3. Genre - classifying films according to form and content
  4. Auteur - identifies and examines a movie through association with a director or another dominant figure
  5. Formalist - film criticism concerned about matters of form and style
  6. Ideology - focusing on the message of a film


Day 8/9: Cinematic response to Alain Brigand's 11'09''01

Read the review of 11'09''01 under the Film Reviews tab.

Day 10: European identities

Our discussion today focused on European identities as depicted in the films we have seen these past few weeks. We concluded that film can be a very appropriate medium for capturing the essence of European identity, but then again condensing the identities of Europe into one form is an impossible task. I've found that nostalgia or the wistful affection for the past is strongly tied to European identity. German films such as Good Bye Lenin! and Run Lola Run are commentaries on how the new generation must deal with the unification of Germany, while the light French comedy, L'auberge espagnole is a film that shows how European integration is breaking down national stereotypes.

Film can effectively portray these European identities because it is a very adaptable medium. A feature film can capture the sights and sounds that are a part of an identity, much in the same way that Alex Kerner recreates East Germany in his mother's bedroom in Good Bye Lenin! Alex hires young school boys to sing patriotic East German songs for his mother's birthday celebration and he relabels produce packages to mask the changes in German commercial society. In Run Lola Run, the title character speeds along the old East-West Berlin border transcending old identities.

In this course we have seen dfferent portayals of identity in European film. What we have come to know as French, German, Italian, or Spanish is often better perserved in film than in real life. Xavier from L'auberge espagnole realizes that he, like many contemporary Europeans, identifies with a more unified European identity than he may have thought. This demonstrates the changing nature of European identity and the generational differences that come with it. Events such as World War II and the fall of the Berlin Wall are less so a part of the identity of the new generation of Europeans, nonetheless their impact on European identity is still represented in film. European identity may be losing the structure or specificity it once had, but a more unified identity is still not fully developed.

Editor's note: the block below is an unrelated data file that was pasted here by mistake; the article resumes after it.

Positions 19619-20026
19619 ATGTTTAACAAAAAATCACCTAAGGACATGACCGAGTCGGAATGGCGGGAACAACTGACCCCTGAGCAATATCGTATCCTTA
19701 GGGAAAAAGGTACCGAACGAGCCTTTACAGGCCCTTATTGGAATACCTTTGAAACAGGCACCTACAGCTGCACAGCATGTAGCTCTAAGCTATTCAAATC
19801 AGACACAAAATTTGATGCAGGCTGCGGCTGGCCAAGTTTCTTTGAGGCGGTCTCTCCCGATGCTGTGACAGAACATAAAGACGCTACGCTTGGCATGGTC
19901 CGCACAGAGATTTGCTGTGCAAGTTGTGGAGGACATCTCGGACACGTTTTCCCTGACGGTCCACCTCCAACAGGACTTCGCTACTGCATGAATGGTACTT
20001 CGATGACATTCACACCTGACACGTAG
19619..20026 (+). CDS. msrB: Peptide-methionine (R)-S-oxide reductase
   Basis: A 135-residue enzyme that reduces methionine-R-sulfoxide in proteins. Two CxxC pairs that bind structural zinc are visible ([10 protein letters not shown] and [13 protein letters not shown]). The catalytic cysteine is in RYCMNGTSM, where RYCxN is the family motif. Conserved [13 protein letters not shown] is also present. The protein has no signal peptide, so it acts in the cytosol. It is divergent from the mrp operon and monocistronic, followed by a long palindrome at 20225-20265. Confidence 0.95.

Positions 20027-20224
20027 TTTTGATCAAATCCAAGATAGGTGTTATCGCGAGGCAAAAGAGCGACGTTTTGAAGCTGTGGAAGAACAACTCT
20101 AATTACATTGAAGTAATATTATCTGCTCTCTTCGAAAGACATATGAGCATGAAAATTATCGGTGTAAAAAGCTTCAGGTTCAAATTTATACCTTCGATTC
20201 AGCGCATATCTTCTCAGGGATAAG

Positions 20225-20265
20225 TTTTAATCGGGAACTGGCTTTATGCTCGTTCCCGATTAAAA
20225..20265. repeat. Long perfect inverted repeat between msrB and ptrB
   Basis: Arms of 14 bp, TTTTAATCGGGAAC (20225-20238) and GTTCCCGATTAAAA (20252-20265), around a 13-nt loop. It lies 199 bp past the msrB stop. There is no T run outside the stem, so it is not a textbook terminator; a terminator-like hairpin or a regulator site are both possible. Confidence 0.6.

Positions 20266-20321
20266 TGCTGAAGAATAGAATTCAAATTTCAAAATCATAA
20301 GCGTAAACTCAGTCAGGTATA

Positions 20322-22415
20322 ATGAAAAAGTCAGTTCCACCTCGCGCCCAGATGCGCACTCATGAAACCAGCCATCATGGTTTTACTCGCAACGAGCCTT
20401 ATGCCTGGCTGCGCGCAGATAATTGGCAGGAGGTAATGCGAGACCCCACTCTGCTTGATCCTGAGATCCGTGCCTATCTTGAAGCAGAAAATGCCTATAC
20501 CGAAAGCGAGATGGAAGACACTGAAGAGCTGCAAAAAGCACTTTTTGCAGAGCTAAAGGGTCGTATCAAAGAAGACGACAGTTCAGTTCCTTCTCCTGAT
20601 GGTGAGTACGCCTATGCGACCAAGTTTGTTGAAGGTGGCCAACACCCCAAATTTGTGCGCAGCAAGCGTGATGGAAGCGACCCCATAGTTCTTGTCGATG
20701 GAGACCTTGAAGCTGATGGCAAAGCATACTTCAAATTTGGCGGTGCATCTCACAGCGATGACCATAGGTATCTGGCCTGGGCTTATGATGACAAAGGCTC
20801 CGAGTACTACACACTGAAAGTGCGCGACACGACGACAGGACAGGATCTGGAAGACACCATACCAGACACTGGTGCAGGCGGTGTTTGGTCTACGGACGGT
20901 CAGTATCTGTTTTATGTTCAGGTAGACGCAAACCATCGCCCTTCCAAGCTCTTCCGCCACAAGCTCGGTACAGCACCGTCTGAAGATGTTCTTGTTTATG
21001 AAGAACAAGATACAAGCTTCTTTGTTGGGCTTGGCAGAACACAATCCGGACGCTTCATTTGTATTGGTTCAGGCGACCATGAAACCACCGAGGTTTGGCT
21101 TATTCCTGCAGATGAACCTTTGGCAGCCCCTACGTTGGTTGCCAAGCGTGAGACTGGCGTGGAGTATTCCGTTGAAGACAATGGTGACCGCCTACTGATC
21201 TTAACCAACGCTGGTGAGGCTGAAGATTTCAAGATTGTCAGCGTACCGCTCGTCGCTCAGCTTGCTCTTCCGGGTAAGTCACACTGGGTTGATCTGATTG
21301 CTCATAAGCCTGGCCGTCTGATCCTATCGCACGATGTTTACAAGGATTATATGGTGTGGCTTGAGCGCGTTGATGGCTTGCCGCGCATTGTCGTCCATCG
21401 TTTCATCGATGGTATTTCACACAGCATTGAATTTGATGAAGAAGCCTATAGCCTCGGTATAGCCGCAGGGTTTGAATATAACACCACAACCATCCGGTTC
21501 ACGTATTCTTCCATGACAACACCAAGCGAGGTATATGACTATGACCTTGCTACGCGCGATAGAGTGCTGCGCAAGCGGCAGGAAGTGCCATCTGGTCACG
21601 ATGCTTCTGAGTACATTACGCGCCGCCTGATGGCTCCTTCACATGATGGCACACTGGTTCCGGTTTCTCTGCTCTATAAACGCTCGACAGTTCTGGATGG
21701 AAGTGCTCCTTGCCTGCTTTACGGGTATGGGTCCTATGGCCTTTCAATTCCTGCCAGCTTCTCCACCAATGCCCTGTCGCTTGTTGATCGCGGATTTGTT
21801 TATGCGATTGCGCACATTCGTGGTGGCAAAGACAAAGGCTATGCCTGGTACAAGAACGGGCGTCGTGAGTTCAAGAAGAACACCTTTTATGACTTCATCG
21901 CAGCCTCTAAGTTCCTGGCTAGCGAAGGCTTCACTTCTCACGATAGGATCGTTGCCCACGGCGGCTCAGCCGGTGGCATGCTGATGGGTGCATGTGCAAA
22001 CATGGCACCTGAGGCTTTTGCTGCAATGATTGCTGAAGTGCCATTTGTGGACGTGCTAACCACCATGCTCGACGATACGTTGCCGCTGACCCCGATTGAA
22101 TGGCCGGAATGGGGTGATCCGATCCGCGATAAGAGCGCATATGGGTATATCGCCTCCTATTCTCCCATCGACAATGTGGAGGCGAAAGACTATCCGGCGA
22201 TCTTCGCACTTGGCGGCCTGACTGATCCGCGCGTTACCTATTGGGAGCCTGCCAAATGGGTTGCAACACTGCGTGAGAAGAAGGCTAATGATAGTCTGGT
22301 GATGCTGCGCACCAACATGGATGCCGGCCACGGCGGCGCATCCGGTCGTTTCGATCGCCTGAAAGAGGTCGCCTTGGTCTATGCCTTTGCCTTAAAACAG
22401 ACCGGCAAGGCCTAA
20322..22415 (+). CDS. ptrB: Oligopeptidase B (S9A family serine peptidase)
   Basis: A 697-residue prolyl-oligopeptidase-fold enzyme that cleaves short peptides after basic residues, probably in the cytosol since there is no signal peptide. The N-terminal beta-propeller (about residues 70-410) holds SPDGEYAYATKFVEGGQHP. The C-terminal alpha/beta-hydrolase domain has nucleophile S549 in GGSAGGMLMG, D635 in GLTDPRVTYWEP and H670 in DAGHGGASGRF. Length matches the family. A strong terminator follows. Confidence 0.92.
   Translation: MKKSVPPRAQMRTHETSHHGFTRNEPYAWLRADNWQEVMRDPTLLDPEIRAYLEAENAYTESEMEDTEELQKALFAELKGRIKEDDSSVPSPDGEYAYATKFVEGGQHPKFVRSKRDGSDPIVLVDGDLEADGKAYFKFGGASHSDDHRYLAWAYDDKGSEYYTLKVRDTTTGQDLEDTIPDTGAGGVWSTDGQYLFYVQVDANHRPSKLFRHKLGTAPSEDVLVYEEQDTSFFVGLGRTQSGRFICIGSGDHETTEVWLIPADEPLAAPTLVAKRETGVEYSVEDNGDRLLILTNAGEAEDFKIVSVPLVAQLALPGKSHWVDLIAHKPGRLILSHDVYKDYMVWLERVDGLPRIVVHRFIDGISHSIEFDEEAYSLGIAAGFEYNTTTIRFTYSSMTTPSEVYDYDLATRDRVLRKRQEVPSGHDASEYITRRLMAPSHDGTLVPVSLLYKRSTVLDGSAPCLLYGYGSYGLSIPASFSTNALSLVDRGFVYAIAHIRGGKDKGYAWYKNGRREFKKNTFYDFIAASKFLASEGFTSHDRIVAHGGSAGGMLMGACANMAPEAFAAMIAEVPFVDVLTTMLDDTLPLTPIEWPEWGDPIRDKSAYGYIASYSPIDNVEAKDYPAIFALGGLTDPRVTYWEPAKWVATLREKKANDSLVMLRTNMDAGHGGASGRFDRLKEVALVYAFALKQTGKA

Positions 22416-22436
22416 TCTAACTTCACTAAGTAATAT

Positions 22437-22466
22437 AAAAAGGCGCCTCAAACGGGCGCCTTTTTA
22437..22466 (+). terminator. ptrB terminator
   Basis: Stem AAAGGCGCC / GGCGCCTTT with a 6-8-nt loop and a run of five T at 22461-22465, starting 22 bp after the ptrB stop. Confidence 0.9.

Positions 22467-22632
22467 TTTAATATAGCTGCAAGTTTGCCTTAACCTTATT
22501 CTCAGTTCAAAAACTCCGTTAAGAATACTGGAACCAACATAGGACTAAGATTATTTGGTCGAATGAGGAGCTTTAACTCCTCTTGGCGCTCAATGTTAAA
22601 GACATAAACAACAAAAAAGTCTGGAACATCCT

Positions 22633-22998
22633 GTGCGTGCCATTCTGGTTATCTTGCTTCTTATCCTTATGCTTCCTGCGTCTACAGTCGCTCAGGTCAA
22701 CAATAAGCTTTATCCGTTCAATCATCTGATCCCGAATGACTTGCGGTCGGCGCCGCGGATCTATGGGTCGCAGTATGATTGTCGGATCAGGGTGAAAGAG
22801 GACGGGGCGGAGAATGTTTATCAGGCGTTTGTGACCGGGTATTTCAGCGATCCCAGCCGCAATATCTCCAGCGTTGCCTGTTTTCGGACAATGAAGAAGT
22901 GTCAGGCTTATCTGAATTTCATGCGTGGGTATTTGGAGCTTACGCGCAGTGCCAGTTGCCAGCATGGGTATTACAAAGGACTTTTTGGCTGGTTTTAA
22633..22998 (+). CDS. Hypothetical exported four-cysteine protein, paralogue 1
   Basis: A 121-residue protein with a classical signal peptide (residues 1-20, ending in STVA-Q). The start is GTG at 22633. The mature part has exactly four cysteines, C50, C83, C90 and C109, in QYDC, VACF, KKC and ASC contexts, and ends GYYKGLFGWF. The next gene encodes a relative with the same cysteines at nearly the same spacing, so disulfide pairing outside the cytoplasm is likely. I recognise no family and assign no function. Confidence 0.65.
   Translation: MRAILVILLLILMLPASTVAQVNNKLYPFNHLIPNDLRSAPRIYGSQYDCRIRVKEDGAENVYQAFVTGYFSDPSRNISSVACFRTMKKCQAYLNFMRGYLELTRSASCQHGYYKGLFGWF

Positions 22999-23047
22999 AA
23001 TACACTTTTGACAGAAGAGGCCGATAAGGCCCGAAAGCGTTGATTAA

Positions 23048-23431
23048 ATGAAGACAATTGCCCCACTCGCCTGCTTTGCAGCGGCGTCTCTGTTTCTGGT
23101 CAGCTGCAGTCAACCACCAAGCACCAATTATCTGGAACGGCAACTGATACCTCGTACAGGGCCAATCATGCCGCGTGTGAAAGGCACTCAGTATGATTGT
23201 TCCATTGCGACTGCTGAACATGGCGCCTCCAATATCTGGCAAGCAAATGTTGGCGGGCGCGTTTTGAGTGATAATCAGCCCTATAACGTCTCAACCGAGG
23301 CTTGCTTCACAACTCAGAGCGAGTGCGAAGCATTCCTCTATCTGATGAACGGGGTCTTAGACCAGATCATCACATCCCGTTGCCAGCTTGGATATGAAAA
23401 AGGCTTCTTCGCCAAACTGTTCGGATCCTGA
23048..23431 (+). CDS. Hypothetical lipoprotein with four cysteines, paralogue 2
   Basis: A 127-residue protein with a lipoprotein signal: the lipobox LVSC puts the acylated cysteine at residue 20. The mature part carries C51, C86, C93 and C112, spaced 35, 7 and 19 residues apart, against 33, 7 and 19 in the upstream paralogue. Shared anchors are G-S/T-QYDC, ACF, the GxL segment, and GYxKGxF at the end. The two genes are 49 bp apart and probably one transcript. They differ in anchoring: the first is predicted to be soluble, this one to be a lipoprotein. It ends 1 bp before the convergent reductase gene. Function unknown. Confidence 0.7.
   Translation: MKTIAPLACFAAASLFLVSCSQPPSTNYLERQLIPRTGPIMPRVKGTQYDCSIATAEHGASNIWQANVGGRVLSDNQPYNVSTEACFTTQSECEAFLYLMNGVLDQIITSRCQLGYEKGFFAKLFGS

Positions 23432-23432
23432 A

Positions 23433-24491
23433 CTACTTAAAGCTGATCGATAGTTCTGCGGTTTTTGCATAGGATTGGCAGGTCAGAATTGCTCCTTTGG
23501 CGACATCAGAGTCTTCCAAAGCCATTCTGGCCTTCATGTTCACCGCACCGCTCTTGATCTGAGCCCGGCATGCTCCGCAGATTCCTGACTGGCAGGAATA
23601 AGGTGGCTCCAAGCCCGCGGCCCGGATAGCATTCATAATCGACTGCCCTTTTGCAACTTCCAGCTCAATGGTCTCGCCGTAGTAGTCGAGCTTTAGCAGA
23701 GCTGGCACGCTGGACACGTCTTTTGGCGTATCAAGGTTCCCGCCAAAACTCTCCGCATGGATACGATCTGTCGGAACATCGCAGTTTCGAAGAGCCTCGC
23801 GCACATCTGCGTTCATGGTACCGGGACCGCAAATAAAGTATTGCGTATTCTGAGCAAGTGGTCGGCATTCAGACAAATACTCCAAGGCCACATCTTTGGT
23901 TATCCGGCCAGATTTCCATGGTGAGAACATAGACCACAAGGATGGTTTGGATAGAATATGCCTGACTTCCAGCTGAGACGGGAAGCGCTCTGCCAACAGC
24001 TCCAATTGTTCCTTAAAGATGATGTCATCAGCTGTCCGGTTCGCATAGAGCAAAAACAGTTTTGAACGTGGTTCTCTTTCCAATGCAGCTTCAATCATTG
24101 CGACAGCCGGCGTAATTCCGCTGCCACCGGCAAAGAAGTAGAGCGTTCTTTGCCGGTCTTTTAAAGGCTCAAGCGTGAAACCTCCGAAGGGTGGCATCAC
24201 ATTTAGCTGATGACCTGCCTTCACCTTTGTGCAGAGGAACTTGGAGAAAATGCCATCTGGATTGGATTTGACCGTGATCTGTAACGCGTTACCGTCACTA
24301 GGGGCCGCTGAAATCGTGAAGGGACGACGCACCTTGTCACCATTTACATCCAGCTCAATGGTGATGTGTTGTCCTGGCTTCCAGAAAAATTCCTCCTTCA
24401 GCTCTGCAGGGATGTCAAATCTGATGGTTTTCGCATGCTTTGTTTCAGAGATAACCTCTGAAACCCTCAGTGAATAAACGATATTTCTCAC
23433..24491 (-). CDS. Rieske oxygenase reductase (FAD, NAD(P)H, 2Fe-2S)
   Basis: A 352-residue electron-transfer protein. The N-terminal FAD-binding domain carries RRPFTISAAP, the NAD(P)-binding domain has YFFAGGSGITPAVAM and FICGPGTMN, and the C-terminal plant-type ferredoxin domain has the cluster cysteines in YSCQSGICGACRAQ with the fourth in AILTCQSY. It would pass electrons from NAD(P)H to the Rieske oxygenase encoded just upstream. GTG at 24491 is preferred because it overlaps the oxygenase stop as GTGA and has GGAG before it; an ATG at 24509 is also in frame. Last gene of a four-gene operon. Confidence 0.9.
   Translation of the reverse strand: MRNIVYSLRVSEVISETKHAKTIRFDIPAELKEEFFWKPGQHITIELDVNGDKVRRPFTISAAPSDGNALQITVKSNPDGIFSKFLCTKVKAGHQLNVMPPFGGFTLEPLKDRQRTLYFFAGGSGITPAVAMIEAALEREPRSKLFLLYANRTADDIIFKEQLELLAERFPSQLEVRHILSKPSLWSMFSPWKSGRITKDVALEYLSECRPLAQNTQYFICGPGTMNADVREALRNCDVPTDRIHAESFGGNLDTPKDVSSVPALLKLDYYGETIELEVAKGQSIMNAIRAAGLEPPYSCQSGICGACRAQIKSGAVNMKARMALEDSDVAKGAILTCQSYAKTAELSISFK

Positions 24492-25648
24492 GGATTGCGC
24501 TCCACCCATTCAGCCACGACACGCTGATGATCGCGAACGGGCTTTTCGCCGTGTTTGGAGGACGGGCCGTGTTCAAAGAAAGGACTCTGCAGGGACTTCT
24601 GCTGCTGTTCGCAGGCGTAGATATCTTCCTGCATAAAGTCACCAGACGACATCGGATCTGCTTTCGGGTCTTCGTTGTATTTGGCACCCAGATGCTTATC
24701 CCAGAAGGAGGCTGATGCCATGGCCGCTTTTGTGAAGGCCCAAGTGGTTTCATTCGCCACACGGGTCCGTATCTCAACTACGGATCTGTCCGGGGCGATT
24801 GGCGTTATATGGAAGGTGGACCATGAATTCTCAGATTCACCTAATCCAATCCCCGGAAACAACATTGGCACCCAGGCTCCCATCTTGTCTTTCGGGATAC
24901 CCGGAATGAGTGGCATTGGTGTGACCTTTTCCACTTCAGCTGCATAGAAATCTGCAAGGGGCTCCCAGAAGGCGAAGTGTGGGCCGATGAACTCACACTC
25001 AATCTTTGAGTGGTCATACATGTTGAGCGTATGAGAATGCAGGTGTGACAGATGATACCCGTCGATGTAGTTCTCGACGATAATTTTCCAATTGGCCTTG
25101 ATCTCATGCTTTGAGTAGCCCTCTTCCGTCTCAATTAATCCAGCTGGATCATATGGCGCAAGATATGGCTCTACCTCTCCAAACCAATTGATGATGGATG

Day 11: Discussion on Salut cousin!

Today in class we read our reviews of Merzak Allouache's Salut cousin! Most of us did not like the film, but still gave it credit for trying to shed light on the immigration of Maghrebis to France. We determined that the film lacked focus and failed to develop any of it's aims. It did, however, show how difficult assimilation can be. There are many levels of irony in this film about cross cultural exchange, but the mood was never well established.

When we read our reviews out loud we were able to provide instant feedback. I enjoyed listening to the different ways that my classmates approached the film. Most reviewers were able to look over the scattered plot and pick out the film's important messages. But, we all agreed that the film tried to be too many things. For a comedy it's not that funny, and for a drama it isn't quite dramatic enough. Even the love story seemed tacked on for no real reason other than to give the plot an optimistic ending.

All in all, our discussion of Salut cousin! proved to be far more interesting than the film itself. We uncovered the deeper messages that the film only hints at. I still cannot recommend the film, but at least now I have a greater appreciation for what it tried to do.

Day 12: The Documentary revisited: The Battle of Algiers

On our last day of class we revisited our discussion of documentary film. We watched a short video featuring interviews with five of Hollywood's best-known directors. Each one of them praised Gillo Pontecorvo's The Battle of Algiers for its disturbingly naturalistic depiction of warfare. Oliver Stone was really taken by the way that Pontecorvo was able to make everything in the film seem so casual, like real life. Mira Nair said that above all other films, she wishes she could have directed this one.

It was great to hear praise from a director's point of view, especially because a director looks at film in a more critical way. The Battle of Algiers is technically and stylistically amazing in that it resembles real life, but it is also a very politically-charged documentary. After having watched these short interviews, it became very clear that any inspiring filmmaker should first become familiar with The Battle of Algiers.